Dr Michael Ziolkowski (University of Siegen)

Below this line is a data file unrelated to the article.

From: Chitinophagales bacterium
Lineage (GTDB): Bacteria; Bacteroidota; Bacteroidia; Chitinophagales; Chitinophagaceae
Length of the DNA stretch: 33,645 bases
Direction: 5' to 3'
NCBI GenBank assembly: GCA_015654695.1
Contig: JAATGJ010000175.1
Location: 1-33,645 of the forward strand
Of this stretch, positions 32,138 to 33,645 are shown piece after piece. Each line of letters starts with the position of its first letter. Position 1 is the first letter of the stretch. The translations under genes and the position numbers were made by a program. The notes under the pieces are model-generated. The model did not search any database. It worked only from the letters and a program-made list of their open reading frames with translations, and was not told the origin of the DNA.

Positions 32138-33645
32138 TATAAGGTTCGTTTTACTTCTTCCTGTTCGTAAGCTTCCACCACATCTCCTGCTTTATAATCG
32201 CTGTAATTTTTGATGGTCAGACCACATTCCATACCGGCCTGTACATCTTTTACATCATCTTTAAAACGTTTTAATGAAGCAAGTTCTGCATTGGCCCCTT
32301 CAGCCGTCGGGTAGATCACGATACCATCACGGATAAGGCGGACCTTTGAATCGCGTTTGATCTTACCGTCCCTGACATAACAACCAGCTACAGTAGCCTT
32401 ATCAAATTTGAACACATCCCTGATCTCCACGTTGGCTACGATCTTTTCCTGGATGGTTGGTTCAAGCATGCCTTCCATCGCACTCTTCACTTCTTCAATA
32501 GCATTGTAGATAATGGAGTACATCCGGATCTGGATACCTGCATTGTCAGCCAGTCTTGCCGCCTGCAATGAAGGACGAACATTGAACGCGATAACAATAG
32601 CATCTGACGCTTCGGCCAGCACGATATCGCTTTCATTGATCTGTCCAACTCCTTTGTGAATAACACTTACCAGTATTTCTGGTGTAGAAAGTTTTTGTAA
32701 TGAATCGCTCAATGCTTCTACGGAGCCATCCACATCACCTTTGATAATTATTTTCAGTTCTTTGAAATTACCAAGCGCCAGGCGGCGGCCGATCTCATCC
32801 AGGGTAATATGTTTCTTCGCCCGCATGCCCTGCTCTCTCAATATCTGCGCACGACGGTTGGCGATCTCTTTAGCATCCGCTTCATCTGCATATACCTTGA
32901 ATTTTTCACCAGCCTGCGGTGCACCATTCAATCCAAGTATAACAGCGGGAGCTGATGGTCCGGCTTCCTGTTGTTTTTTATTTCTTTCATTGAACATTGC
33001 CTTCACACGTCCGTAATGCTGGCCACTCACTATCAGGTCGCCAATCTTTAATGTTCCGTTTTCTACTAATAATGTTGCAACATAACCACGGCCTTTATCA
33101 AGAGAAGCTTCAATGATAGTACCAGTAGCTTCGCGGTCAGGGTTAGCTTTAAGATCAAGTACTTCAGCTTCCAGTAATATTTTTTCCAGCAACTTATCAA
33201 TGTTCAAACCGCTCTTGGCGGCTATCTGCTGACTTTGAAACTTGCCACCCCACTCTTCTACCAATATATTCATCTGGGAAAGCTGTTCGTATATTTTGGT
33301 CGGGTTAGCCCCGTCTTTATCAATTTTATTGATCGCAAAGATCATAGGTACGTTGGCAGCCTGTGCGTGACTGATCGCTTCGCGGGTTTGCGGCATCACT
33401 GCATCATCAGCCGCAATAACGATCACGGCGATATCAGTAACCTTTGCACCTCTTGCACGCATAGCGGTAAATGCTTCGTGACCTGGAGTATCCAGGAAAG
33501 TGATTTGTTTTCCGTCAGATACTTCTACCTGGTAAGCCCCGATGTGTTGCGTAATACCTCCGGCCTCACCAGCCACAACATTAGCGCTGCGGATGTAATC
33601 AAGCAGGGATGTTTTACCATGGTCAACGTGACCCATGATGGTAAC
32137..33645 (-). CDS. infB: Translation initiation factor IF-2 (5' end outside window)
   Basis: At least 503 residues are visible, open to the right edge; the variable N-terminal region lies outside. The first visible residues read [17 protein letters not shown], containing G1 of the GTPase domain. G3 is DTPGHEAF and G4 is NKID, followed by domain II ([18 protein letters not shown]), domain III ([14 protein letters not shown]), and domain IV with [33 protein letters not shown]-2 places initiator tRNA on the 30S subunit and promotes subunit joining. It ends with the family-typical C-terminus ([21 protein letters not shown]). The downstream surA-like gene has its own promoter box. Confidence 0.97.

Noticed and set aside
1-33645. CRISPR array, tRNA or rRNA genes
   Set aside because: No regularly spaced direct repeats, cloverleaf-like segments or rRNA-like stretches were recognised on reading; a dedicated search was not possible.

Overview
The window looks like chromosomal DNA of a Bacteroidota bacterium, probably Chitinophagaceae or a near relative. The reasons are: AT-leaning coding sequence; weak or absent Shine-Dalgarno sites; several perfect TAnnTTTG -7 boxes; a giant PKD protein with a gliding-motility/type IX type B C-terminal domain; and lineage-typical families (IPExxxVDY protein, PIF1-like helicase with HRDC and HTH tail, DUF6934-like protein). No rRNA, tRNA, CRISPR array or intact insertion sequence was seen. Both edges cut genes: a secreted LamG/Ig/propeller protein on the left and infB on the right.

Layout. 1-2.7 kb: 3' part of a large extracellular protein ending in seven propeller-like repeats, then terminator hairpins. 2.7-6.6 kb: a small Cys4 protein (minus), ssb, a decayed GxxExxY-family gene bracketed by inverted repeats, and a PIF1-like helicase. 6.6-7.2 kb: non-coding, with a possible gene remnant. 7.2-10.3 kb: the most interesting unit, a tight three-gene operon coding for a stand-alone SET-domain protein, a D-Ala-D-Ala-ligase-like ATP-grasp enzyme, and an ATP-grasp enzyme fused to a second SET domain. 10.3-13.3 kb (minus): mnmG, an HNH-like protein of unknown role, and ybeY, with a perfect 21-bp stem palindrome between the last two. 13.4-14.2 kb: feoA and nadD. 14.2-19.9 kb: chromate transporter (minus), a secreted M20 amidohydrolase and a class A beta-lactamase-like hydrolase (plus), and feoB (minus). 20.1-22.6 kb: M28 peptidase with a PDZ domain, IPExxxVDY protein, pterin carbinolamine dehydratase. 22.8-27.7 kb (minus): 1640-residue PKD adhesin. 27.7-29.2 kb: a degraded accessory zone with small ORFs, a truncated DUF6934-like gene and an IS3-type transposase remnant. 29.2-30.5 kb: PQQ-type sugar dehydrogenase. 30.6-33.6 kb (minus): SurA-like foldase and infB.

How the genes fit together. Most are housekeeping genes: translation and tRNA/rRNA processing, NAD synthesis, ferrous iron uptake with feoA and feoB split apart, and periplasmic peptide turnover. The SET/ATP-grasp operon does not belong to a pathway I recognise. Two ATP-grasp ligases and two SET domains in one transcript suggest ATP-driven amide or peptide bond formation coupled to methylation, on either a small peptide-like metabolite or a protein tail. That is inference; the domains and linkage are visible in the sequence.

Structural dynamics of crystals is a topic of high interest for modern X-ray crystallography. It is studied by observing Bragg diffraction peaks with X-ray- or synchrotron radiation under a dynamically applied external electric field perturbation of an arbitrary shape with repetition rates between a few Hz up to several MHz. The aim of this contribution is to describe our recent development of a novel compact FPGA-based *data acquisition (DAQ) system* for a 10-channel detector system, installed at the synchrotron facility PETRA III. Here, 10 avalanche photodiode X-ray photon point detectors are mounted on a movable diffractometer arm. While a single detector analyzes one narrow angular range at a time, requiring time consuming angular scans over the range of interest, a *multi-channel-detector setup*, in which each point detector is mounted at a slightly different angular position, can be used to cover a wider angular range and so enabling the observation of several diffracted peaks *simultaneously*. Using our DAQ-system, we determine the arrival times of diffracted photons relative to a common trigger signal for each of the 10 point detectors simultaneously. The trigger signal is generated at the beginning of each excitation period. To measure the arrival times of photons, a dedicated concept of *multi-channel time-to-digital converter* was designed and implemented in the Xilinx Spartan-6 FPGA platform by utilizing its very fast clock-synchronous serializer/deserializer elements. A temperature-independent time resolution of up to 2 ns was achieved. The measured arrival times of photons are subsequently processed and distributed between 10000 time-channels per point detector, each of them capable of storing up to 65535 photon counts. At each angle step, data is collected during the measurement time of typically several seconds. While the diffractometer motor moves to the next angular position, the collected data is transferred to a PC . A pipelined system architecture, combined with parallel event processing ensures *zero-dead-time data acquisition* and enables a photon counting rate up to 250 MHz per point detector. For experiments with low excitation repetition rates, a *re-binning-mode* of operation increases the time channel width to a multiple of 2 ns, while keeping the photon detection resolution and the total number of time-channels unchanged. The developed DAQ system is easily portable between facilities and scalable in terms of detector channels. It has recently been used successfully for our novel time-resolved X-ray diffraction experiments at PETRA III and European Synchrotron Radiation Facility.